The lightbulb came on. My stash was actually holding me back. Sure, it was a great stash. I'd actually been very intentional about building a good, usable, stash for those times I wanted to do an impulse project--I could just grab and go pretty easily. But my quiltmaking has changed. Just because something is a "good stash fabric" doesn't mean it's right for my stash. In fact, it might be even better stash fabric for someone else. The only good fabric is fabric that's being used. Everything else is, really, just clutter. No matter how pretty it is.

So I'm giving myself a few more months to use up the fabrics that are still really calling to me, then I'm going to embark on a major clearing out. I'll be sorting and removing. And I'll feel lighter for it.

Rulers. Books. Gadgets. Marking utensils. We all tend to amass collections. If you're using them, even semi-regularly--great! Keep 'em all! But if, instead, you keep seeing a ruler every time you open a drawer and catch yourself thinking, "I really should use that someday," maybe it's just not the right ruler for you. Maybe it reflects things you thought you were interested in a couple of years ago, but you've mentally moved on. Perhaps the ruler would be happier living with another quilter who would love it and use it and make great things with it, than languishing out of loneliness and boredom in your drawer.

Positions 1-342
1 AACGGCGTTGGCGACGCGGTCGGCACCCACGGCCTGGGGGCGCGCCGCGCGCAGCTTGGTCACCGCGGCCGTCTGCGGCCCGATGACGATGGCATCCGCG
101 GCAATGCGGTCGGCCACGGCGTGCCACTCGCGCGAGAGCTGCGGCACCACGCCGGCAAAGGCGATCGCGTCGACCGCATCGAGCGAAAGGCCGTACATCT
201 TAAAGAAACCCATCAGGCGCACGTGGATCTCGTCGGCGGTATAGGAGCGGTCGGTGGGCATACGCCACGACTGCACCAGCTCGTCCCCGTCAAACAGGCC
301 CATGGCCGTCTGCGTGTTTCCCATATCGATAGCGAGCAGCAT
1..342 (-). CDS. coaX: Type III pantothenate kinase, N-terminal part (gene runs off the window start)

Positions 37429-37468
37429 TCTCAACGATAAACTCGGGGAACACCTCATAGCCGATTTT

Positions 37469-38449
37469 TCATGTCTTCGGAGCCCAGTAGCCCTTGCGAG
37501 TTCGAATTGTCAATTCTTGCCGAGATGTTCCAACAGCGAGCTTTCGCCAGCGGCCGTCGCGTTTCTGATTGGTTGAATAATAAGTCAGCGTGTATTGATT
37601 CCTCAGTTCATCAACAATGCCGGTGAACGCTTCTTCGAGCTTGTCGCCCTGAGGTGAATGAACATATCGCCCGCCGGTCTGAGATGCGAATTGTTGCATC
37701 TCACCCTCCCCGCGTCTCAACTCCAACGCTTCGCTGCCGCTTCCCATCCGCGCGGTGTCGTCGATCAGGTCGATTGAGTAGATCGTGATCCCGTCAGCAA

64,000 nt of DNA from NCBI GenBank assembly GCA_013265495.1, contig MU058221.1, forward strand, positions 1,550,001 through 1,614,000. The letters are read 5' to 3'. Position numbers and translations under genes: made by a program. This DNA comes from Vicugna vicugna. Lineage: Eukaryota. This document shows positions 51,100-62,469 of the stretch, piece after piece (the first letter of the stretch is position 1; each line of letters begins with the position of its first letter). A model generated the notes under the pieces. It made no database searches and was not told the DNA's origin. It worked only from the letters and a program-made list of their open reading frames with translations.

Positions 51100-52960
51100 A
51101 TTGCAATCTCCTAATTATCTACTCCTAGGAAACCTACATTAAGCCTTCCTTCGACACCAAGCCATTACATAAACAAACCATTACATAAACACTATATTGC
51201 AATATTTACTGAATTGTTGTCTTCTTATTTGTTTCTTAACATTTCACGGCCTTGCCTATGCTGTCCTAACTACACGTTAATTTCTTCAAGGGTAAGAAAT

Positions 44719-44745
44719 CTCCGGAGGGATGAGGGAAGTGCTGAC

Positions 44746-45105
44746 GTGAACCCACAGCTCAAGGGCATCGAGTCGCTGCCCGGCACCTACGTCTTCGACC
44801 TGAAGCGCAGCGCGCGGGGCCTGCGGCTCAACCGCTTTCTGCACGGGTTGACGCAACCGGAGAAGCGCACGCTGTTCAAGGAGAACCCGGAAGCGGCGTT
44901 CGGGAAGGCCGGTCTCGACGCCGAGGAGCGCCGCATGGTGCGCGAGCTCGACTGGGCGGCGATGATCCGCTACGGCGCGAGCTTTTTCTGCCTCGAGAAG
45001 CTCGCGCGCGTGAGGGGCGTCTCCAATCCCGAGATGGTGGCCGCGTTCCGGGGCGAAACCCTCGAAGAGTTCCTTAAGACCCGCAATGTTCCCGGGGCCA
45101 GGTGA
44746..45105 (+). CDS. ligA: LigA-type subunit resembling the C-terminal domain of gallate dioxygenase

So, this week--my suggestion to you is to practice a little S-1. If you don't want to tackle your whole sewing room, choose one drawer, one shelf, one bin. Sort and remove. (If your sewing collection is just fine, thank you very much, think about the rest of your home or your workplace. Everyone's got a problem drawer somewhere!)

My goal? 

On the left of the two photos below are the rulers I use on a regular basis, although there are even a couple hanging on the ends of that wall that I don't know that I've ever used. (The ones right next to my cutting table are my go-tos just about every time I'm working on something.)

On the right, the drawer of all the specialty rulers I inherited from my Mom a few years back and, for the most part, have never used. It's really time for me to make some decisions. I could use the drawer space.

rulers.jpg

So, go get your S-1 on.

Leave a comment letting us know what you are going to tackle and how it goes!

Progress and Goals--Week of April 12

Did you notice Craftsy is having a flash sale this weekend? Use the banner in the right sidebar of this blog post to check it out! And thanks for supporting this podcast and blog.

My goals for this week were to:

  • Continue progress on the "Everything in It's Place" bag from Anne Unrein's class.
  • Get the binding on the D4P baby quilt.
  • Learn two more stitches on my Sue Spargo class project.
  • Put beads on the prayer flag

Progress:

  • Got the D4P baby quilt done! It has no name, it has no current destination. But it's done!
 
  • Got the beads put on the prayer flag. And a few other things done on it besides. Now I just have to figure out what finishing touches I want to do--it doesn't need much, though, so it won't take long.
 
Cast-on bullion stitch

Cast-on bullion stitch

  • Learn two more embroidery stitches. I learned three, actually--woo! I finally finished lesson four. Took awhile--lesson four stitches are all pretty time-consuming. I only used one on the project; the other two I practiced but decided I didn't want to actually use them yet.

The cast-on bullion stitch (at left) is pretty but very similar to the bullion stitch I did last time; so, since it takes even longer than the bullion stitch, I wasn't in the mood to do it all again. I did one to see how it looked, then cut it back out of the project. I may do one down the road as I still have a heck of a lot of project to embroider, but right now I wanted to do something different.